Last updated on August 16, 2017 at 04:54 pm
Between weight limits, height requirements and age guidelines, it can be confusing to keep your child safe (and legal) when they’re riding in your car. For how long should the child’s seat be rear-facing? When do you switch to a booster seat? What if your car doesn’t have a back seat?
The NJ child car seat law — effective September 1, 2015 — has specific stipulations for securing children who are younger than 8 and less than 57 inches tall. Here’s how you can be safe and legal when young children are riding in your car, according to the New Jersey Department of Law & Public Safety:
- Children younger than 2 and under 30 pounds must ride in the rear seat of a car in a rear-facing car seat equipped with a 5-point harness.
- Children younger than 4 and under 40 pounds need to be fastened in the rear seat of a car in a rear-facing car seat equipped with a 5-point harness until they outgrow the top height or weight recommendations made by the car seat manufacturer. After that, children should be secured in the rear seat in a forward-facing child restraint equipped with a 5-point harness.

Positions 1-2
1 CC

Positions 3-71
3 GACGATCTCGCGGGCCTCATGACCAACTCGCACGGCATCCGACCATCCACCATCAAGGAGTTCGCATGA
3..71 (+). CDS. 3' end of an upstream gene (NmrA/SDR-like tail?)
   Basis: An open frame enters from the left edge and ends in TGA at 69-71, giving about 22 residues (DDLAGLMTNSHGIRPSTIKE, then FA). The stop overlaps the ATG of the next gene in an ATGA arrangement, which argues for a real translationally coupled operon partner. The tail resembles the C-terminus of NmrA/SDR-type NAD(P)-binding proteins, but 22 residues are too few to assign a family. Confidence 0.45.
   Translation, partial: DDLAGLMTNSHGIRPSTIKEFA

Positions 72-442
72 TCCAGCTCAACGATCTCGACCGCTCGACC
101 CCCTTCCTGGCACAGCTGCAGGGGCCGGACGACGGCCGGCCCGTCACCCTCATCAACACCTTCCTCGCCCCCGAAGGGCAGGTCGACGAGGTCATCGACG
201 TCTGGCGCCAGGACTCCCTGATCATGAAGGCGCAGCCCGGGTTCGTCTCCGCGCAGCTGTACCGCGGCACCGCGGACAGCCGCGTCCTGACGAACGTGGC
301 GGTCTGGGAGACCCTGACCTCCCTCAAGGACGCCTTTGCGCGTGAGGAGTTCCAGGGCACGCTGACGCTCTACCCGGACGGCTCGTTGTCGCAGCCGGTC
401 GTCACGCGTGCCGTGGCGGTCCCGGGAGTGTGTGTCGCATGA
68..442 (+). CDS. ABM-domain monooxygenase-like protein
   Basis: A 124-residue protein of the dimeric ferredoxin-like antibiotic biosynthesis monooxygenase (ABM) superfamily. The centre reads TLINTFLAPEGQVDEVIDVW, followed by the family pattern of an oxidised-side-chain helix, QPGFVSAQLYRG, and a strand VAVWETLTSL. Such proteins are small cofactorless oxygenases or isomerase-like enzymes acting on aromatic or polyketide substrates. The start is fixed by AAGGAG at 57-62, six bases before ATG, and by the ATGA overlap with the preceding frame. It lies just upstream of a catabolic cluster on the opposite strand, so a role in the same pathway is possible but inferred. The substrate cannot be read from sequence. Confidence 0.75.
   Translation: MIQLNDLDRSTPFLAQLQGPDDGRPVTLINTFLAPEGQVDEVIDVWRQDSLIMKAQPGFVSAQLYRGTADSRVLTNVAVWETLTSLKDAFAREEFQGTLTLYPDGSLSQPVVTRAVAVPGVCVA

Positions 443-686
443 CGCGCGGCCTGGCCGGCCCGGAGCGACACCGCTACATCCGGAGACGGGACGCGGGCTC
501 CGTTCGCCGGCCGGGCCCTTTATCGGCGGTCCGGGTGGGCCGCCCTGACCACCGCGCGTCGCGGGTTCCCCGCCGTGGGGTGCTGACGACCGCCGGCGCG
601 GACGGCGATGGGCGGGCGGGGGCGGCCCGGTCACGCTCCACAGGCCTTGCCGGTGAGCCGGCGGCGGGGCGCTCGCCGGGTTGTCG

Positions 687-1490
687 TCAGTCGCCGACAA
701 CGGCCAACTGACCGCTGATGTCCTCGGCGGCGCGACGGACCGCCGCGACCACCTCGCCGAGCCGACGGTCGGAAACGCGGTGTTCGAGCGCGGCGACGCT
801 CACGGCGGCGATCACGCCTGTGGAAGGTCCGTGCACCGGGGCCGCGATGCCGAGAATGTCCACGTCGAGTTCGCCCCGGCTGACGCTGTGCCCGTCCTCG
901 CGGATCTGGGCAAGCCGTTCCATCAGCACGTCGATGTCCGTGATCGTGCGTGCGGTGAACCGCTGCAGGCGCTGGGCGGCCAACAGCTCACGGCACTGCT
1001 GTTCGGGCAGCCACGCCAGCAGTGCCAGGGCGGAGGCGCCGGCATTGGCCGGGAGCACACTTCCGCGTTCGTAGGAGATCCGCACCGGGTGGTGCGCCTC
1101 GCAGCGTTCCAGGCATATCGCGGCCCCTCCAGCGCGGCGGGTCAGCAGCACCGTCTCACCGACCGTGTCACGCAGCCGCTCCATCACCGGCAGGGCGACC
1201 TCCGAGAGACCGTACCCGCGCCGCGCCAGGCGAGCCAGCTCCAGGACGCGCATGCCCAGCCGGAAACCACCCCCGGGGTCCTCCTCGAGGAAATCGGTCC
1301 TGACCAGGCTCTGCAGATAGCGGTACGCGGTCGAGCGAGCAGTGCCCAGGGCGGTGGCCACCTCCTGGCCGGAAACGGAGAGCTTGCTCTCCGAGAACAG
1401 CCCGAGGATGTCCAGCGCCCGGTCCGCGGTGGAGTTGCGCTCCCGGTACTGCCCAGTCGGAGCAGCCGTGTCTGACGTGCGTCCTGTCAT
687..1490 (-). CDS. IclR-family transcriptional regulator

- Children younger than 8 and under 57 inches tall shall be secured in the rear seat of a car in forward-facing car seat equipped with a 5-point harness until the child outgrows the top height or top weight recommendations made by the car seat manufacturer. After that, they can be placed in the rear seat in a booster seat.
- Children older than 8 or more than 57 inches tall must be properly secured by a seat belt.
According to Carseatsexperts.com, It’s OK if your car doesn’t have rear seats, but there are a few things to keep in mind: children can ride in the front seat of a car in a car seat or booster seat. However, your vehicle’s passenger-side airbag must be shut off if the child is using a rear-facing car seat in the front seat.
There are fines for not following the NJ child car seat law, which can range between $50 and $75.
There are local resources to check if your child’s car seat is installed properly – and it may not be. The National Highway Traffic Safety Administration estimates half of child safety seats are incorrectly used.
Plymouth Rock in NJ wants to know what’s your experience with keeping young children safe while riding in a car? Share it and get the conversation started.